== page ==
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Upgrade to the Latest Versions of Your Favorite Ubuntu Software with PPAs

Ubuntu gets its stability from heavily testing new versions of software. However, if you want to risk some instability and try out the latest versions of your favourite programs, we’ll show you how!

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Using these newer packages requires using software sources outside from the normal Ubuntu repositories. Fortunately, there are hundreds, and adding them to Ubuntu is extremely easy!

These other software sources are called Personal Package Archives (PPAs). In most cases, searching for the software you want to upgrade and the word “ppa” will get you to a page that tells you the name of the PPA and some extra details. All that you really need is the name of the PPA.

In our example, we’re going to use the PPA for daily builds of Mozilla Firefox. The PPA name is ppa:ubuntu-mozilla-daily/ppa.

Note: The method described below is only valid for Ubuntu 9.10 and above. For earlier versions of Ubuntu, use our earlier guide for adding extra repositories.

Just for reference, before we add the PPA, with the latest updates our version of Firefox is 3.6.10.

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Open a terminal window (either Applications > Accessories > Terminal or Ctrl+Alt+T) and enter the following line

sudo add-apt-repository <name of PPA>

which, in our case, is

sudo add-apt-repository ppa:ubuntu-mozilla-daily/ppa

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Now, when we open the Update Manager (System > Administration > Update Manager) and click on Check, we get updates for Firefox.

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Installing those updates gives us the latest version of Firefox!

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This PPA also happens to include other packages, including the Firefox 4.0 beta. With a quick sudo apt-get install firefox-4.0 we can now try out the latest beta version of Firefox.

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PPAs are a great way to selectively choose which software you want to risk updating to the latest version. What PPAs do you use? Let us know in the comments!

Trevor is our resident Linux geek, but always keeps his eyes open for neat Windows tricks too.

  • Published 09/22/10

Comments (12)

  1. Lisa

    Super helpful! Thanks! :)

  2. Sergei

    Now how about an article on creating a PPA and building a package from source using PPA?

  3. Trevor Bekolay

    @ Sergei

    Great ideas! I will look into those for sure.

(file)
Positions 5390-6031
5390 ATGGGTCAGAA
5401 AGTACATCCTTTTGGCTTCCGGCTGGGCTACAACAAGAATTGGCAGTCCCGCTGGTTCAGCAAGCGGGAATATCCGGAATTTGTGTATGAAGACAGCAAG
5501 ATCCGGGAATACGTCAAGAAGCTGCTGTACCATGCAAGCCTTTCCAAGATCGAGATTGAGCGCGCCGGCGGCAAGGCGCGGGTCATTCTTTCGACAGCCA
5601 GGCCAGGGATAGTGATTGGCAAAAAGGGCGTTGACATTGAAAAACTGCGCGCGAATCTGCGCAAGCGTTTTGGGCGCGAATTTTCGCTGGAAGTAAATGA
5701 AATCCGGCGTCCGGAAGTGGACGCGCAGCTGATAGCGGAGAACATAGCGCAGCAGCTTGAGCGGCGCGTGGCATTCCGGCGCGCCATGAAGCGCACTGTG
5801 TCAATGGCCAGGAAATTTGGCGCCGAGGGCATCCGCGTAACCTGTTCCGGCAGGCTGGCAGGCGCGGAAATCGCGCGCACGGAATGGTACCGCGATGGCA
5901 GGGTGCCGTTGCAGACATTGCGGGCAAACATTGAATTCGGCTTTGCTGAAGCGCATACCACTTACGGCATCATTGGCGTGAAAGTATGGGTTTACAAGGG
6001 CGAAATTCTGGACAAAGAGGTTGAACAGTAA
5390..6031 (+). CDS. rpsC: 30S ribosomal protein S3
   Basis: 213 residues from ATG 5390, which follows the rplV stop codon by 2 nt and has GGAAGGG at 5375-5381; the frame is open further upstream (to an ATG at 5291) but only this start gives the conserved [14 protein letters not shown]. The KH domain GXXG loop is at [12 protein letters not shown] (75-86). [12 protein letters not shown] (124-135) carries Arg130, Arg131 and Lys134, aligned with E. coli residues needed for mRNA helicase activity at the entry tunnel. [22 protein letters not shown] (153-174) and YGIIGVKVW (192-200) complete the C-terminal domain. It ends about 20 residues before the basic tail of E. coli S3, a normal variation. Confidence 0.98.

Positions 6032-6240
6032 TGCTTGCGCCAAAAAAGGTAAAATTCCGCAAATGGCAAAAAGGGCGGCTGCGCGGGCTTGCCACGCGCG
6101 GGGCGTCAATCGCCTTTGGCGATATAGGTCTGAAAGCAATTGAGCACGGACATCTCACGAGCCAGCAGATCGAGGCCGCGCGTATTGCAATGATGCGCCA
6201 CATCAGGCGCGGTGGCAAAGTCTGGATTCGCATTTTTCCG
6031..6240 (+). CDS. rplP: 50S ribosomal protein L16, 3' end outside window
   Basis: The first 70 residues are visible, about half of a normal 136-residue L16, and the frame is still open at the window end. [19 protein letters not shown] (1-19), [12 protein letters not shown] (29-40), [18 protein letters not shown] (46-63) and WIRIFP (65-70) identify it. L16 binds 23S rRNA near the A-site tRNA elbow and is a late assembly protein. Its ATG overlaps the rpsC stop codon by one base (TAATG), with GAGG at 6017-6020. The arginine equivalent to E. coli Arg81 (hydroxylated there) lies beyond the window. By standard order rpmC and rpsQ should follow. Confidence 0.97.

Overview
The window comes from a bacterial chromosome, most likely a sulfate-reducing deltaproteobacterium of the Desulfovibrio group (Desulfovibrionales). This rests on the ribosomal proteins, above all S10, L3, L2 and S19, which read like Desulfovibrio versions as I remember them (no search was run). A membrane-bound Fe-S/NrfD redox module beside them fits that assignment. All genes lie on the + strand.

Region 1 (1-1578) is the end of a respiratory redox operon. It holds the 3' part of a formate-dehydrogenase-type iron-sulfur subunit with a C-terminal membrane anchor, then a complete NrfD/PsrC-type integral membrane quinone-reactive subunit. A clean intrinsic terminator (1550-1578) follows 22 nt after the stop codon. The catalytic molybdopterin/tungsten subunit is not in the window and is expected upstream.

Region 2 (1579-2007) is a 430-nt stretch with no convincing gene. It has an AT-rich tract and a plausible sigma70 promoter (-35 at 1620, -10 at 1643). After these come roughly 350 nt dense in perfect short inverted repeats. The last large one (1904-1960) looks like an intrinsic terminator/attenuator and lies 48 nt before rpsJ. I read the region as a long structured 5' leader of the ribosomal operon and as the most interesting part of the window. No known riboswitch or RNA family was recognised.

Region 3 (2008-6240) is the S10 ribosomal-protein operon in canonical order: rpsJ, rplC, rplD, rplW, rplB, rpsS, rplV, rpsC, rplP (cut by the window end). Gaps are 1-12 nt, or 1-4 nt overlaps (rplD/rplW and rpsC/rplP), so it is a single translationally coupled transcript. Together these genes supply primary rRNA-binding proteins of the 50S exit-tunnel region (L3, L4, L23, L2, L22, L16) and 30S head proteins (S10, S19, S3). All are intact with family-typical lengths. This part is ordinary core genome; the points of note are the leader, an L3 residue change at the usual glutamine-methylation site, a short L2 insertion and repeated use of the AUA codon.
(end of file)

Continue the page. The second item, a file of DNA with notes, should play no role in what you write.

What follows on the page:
4. david

    haven’t used ppa’s but going to test out the firefox one now!

  5. Peter Ehlert

    DUDE! “risk some instability” is way understating it!

    your example of the ubuntu-mozilla-daily/ppa will cause the buggy experiments of the day to be downloaded and installed on your system, overwriting stable software that actually works.

    This will probably render your apps to be totally useless for days at a time, perhaps the total system will need to be removed and reinstalled.

    Please do some checking of the viability of your “tweaks” before you rush to press.

  6. Trevor Bekolay

    @ Peter Ehlert

    You may have a point for PPAs that release daily builds. But do understand that the Firefox PPA was just used as an example. Many PPAs, like Ubuntu Tweak’s, release only stable builds — it really depends on the PPA you’re using.

    However, you’re right that these should be used with caution. Fortunately, you can always roll back to the stable Ubuntu version of things like Firefox — we have an article coming up this week that will show how to do that.

  7. peter ehlert

    Trevor: If you already know how to do the roll-back I would sure like to know now… It seems Canonical’s support engineers don’t yet understand how to fix this this one, nor are they interested in fixing home brew goof.

  8. Trevor Bekolay

    @ Peter Ehlert

    The short version is to install Ubuntu Tweak, and then in the Package Cleaner section, there’s a “Purge PPAs” section that lets you remove PPAs and roll back to the version in the ubuntu repositories.

  9. peter ehlert

    Trevor: search in Software Center for “Ubuntu Tweak” returns ltsp-manager
    that is already installed but I see no menu item for Ubuntu Tweak or Package Cleaner… there is Package Manager but I don’t believe that is what you speak of.

    see Bugzilla@Mozilla – Bug 599722

    thanks, Peter

  10. peter ehlert

    your roll back tool/method only effects Firefox, it does not roll back Thunderbird (Shredder)

  11. Trevor Bekolay

    @ Peter Ehlert

    It should work for Thunderbird, but if it doesn’t, then I would recommend removing Thunderbird (sudo apt-get remove thunderbird), disabling the PPA, and then installing it again (sudo apt-get install thunderbird). I’m not sure if your configuration will be saved by doing it this way, unfortunately.

  12. peter ehlert

    Trevor: thanks, great idea. I am now waiting to see if the Bugzilla@Mozilla crew can find a fix for us all… the perils of Beta Release testing (-:

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